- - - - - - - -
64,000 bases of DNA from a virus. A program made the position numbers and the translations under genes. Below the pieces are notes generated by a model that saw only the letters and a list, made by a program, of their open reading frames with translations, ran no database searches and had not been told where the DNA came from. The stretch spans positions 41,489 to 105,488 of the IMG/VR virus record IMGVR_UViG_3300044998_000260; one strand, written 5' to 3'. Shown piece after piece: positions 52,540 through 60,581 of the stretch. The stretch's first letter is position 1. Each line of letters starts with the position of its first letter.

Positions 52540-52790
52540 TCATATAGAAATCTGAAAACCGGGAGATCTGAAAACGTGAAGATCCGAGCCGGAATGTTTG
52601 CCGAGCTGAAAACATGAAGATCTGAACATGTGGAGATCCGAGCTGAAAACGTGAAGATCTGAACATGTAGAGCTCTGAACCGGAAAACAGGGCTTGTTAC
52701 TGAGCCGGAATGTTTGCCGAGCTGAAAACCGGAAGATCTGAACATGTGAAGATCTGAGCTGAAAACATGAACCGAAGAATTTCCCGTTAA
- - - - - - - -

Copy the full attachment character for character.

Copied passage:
64,000 bases of DNA from a virus. A program made the position numbers and the translations under genes. Below the pieces are notes generated by a model that saw only the letters and a list, made by a program, of their open reading frames with translations, ran no database searches and had not been told where the DNA came from. The stretch spans positions 41,489 to 105,488 of the IMG/VR virus record IMGVR_UViG_3300044998_000260; one strand, written 5' to 3'. Shown piece after piece: positions 52,540 through 60,581 of the stretch. The stretch's first letter is position 1. Each line of letters starts with the position of its first letter.

Positions 52540-52790
52540 TCATATAGAAATCTGAAAACCGGGAGATCTGAAAACGTGAAGATCCGAGCCGGAATGTTTG
52601 CCGAGCTGAAAACATGAAGATCTGAACATGTGGAGATCCGAGCTGAAAACGTGAAGATCTGAACATGTAGAGCTCTGAACCGGAAAACAGGGCTTGTTAC
52701 TGAGCCGGAATGTTTGCCGAGCTGAAAACCGGAAGATCTGAACATGTGAAGATCTGAGCTGAAAACATGAACCGAAGAATTTCCCGTTAA